England defeated Germany today in a round of 16 match at the European Championship. It’s the first time since the 1966 World Cup final that England prevailed over West Germany/Germany in the knockout stage of a big tournament.
At the 1970 World Cup, West Germany gained revenge for the 1966 result. The Germans also knocked out England in the semi finals of the 1990 World Cup and Euro 1996 (both times on penalty kicks), and defeated England handily at the 2010 World Cup.
As discussed in the update to my preview post about this match, England’s manager Gareth Southgate decided to switch formations against Germany. He went with wingbacks and three center backs to mirror, largely, Germany’s formation. By doing so, as Southgate told the media, he hoped to negate Germany’s two biggest threats in the tournament so far — wingbacks Joshua Kimmich and Robin Gosens.
It took England a while to acclimate to the new system (or maybe just to overcome the jitters). But England did negate Kimmich and Gosens. Neither had much impact on the match.
The German threat came instead from the middle, driven by Leon Goretzka. He helped create several good chances that the forwards couldn’t convert.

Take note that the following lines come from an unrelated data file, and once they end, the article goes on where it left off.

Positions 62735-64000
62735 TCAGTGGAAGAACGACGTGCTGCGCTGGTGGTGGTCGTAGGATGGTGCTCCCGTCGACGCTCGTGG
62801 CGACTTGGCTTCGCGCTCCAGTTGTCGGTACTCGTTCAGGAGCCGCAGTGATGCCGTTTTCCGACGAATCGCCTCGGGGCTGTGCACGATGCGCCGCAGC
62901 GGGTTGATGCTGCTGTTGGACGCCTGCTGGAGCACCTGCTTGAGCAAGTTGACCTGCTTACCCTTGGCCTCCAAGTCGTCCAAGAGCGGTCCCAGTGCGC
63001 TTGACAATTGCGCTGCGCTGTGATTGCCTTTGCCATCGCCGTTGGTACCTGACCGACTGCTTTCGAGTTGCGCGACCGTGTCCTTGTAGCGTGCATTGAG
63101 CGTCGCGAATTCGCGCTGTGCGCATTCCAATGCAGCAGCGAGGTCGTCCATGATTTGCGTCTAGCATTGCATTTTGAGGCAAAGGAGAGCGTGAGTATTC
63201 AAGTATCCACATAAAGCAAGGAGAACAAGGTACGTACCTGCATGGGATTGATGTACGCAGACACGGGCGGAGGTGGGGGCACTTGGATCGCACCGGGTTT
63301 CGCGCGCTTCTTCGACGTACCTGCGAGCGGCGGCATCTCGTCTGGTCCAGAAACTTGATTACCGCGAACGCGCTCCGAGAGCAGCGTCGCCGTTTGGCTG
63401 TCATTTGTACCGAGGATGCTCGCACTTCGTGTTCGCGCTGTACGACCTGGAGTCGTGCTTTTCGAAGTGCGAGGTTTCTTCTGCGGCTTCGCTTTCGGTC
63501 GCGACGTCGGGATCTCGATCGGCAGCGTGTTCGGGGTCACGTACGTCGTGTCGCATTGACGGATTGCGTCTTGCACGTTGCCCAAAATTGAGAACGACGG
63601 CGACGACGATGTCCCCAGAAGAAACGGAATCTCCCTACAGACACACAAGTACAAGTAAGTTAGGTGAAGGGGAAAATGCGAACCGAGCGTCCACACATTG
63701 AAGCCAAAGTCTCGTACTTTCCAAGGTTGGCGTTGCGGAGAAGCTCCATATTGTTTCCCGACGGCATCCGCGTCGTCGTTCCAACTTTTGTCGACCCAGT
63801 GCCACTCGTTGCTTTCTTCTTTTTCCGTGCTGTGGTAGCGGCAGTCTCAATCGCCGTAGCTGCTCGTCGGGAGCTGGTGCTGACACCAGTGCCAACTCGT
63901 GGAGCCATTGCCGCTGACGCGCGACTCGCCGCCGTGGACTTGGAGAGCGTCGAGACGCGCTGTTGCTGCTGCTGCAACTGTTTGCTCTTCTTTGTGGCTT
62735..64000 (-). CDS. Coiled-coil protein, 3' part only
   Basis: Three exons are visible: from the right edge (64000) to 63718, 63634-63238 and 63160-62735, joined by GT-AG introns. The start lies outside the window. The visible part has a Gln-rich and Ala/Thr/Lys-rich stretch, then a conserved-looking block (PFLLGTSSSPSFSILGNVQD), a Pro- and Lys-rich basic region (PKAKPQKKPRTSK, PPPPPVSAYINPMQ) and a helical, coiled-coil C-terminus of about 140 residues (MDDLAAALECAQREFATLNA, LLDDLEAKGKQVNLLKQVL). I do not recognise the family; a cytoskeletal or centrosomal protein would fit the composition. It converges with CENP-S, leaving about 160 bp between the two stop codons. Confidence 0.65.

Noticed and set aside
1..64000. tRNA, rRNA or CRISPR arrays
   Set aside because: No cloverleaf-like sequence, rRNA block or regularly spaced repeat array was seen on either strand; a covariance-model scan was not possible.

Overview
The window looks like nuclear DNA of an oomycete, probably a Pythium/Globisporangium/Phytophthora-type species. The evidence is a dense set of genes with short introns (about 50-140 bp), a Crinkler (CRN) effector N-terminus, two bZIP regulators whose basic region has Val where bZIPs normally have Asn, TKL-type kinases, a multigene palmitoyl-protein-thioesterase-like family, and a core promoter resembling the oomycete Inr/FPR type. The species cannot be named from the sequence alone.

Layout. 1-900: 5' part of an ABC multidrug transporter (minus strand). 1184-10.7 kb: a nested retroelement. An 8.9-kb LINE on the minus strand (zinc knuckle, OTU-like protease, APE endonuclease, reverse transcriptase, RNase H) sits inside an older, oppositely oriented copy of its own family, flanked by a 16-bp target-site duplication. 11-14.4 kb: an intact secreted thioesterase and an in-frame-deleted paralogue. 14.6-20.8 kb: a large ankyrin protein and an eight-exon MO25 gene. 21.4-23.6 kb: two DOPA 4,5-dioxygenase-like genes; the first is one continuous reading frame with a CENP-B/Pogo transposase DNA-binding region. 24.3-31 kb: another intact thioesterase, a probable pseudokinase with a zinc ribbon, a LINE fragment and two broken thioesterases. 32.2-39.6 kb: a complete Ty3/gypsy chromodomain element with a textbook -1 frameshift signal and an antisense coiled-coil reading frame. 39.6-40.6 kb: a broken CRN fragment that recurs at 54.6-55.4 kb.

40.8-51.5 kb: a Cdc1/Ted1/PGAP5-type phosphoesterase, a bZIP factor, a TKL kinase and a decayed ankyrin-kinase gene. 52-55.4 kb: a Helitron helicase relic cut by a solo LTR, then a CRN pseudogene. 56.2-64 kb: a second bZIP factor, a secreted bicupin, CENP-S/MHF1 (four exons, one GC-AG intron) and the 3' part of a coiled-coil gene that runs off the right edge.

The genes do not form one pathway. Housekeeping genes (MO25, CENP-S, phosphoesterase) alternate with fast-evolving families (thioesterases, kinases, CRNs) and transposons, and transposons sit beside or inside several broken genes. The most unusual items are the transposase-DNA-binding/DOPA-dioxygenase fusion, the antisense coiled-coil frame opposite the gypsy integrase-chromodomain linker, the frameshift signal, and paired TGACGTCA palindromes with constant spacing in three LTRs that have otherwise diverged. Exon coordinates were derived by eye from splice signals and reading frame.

The German defense mostly negated the English attack for much of the match. In particular, Antonio Rudiger got the better of Bakayo Saka, who had posed so many problems against the Czech Republic.
Thus, to some extent, this match was an example of two teams cancelling each other out by adopting similar formations.
Two factors tipped the match to England. The first was the insertion of Jack Grealish. He figured in both England goals and got the assist on the second. It was no coincidence that both came from the English left side, where Grealich played.
But the main factor was simply that England finished its chances and Germany did not. With better finishing by Thomas Muller, Kai Havertz, and Timo Werner, Germany could have had a couple of goals, notwithstanding the good goalkeeping of Everton’s Jordan Pickford.
England, by contrast, finished its two best chances — one by Raheem Sterling (scoring his third goal of the tournament), the other by Harry Kane (who finally nabbed his first).
On another day, it could have been Germany 2 England 0. Yet, this result was anything but a fluke. As any objective EPL fan can tell you, Kane and Sterling are better at this point than the Chelsea duo of Havertz and Werner.
Southgate’s tactics aren’t the ones I would have chosen, and I wasn’t alone in that view. But in the end, they helped reduce the match, even more than usual, to a question of which team would finish its chances.
That team was England, as Southgate hoped and might well have expected.